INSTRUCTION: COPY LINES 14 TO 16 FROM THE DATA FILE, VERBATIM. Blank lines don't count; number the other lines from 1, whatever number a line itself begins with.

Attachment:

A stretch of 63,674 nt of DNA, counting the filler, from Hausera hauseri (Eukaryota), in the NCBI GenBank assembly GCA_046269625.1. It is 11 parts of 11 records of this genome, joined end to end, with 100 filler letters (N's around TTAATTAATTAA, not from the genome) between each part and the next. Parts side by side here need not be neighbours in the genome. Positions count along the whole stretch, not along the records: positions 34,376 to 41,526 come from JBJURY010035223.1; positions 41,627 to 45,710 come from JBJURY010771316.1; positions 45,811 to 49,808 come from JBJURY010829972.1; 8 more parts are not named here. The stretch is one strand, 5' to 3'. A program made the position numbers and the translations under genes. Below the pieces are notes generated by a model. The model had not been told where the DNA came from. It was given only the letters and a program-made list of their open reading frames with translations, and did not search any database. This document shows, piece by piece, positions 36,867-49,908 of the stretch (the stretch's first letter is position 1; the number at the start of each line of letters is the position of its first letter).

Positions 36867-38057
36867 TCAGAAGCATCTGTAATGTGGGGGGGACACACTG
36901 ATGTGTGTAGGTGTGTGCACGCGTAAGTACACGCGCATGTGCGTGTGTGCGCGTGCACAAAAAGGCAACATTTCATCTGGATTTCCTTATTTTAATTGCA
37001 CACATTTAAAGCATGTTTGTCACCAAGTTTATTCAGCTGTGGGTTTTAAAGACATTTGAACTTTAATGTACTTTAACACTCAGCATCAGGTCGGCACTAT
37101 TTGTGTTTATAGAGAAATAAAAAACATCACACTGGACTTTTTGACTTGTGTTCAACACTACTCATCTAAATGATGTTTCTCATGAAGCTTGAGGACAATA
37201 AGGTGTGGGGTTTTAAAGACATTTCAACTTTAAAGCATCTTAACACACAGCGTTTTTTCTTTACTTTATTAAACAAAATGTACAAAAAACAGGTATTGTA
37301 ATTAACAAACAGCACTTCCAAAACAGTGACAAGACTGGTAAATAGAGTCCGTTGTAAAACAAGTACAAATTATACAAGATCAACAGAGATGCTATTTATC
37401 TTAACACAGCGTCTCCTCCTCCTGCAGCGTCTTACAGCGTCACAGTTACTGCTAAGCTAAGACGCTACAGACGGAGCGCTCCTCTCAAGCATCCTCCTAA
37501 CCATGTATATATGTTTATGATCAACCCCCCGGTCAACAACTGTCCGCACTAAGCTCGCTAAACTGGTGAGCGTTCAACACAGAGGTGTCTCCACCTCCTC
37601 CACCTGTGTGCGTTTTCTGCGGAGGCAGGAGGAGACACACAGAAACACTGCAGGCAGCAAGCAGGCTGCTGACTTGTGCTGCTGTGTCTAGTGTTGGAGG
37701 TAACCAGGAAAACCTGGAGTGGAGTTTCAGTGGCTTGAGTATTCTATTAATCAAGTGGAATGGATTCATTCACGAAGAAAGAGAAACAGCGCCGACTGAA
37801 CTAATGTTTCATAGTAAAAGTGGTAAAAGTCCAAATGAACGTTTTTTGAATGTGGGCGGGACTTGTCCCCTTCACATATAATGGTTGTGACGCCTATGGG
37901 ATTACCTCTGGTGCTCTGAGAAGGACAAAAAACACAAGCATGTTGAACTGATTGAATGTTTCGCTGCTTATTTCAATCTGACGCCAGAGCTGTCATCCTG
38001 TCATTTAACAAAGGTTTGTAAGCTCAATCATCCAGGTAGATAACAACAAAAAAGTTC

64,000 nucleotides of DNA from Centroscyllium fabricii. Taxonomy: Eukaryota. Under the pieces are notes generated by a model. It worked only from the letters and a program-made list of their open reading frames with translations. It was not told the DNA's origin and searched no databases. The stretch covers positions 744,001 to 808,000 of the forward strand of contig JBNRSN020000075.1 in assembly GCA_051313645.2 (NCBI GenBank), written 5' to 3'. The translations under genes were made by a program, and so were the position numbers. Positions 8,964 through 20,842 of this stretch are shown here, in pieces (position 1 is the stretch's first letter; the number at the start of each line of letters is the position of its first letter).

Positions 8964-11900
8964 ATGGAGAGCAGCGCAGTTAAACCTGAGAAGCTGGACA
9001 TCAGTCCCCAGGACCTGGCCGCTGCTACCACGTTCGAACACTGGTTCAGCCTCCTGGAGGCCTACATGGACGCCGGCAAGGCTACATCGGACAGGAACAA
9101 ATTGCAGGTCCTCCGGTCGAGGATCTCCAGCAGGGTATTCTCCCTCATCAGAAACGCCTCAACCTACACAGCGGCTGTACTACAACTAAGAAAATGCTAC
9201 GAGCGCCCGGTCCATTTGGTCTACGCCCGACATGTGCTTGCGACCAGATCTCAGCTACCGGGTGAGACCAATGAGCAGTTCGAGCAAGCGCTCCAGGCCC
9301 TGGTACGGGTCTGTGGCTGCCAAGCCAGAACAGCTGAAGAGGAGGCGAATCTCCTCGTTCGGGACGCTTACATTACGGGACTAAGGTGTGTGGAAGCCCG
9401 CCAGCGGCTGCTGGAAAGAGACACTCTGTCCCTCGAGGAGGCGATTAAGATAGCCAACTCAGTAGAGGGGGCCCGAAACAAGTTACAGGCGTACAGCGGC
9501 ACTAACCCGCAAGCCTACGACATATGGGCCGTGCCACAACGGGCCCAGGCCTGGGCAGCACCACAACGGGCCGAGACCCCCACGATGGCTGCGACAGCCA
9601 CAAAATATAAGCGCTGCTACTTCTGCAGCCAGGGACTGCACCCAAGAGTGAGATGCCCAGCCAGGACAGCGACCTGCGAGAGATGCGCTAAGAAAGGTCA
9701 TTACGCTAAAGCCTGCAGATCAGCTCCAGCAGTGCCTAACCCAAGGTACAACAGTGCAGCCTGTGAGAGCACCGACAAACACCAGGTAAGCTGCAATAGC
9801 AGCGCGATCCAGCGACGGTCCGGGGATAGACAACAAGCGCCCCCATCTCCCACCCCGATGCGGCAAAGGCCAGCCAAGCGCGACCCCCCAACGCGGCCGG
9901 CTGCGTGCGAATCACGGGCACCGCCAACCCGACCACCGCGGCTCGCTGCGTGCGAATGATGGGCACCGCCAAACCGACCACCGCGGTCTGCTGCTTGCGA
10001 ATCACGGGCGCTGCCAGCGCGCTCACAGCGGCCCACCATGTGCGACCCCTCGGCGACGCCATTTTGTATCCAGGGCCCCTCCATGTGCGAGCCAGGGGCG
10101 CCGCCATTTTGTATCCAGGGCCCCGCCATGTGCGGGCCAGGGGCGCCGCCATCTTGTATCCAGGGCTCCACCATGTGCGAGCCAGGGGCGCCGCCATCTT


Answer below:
37901 ATTACCTCTGGTGCTCTGAGAAGGACAAAAAACACAAGCATGTTGAACTGATTGAATGTTTCGCTGCTTATTTCAATCTGACGCCAGAGCTGTCATCCTG
38001 TCATTTAACAAAGGTTTGTAAGCTCAATCATCCAGGTAGATAACAACAAAAAAGTTC

64,000 nucleotides of DNA from Centroscyllium fabricii. Taxonomy: Eukaryota. Under the pieces are notes generated by a model. It worked only from the letters and a program-made list of their open reading frames with translations. It was not told the DNA's origin and searched no databases. The stretch covers positions 744,001 to 808,000 of the forward strand of contig JBNRSN020000075.1 in assembly GCA_051313645.2 (NCBI GenBank), written 5' to 3'. The translations under genes were made by a program, and so were the position numbers. Positions 8,964 through 20,842 of this stretch are shown here, in pieces (position 1 is the stretch's first letter; the number at the start of each line of letters is the position of its first letter).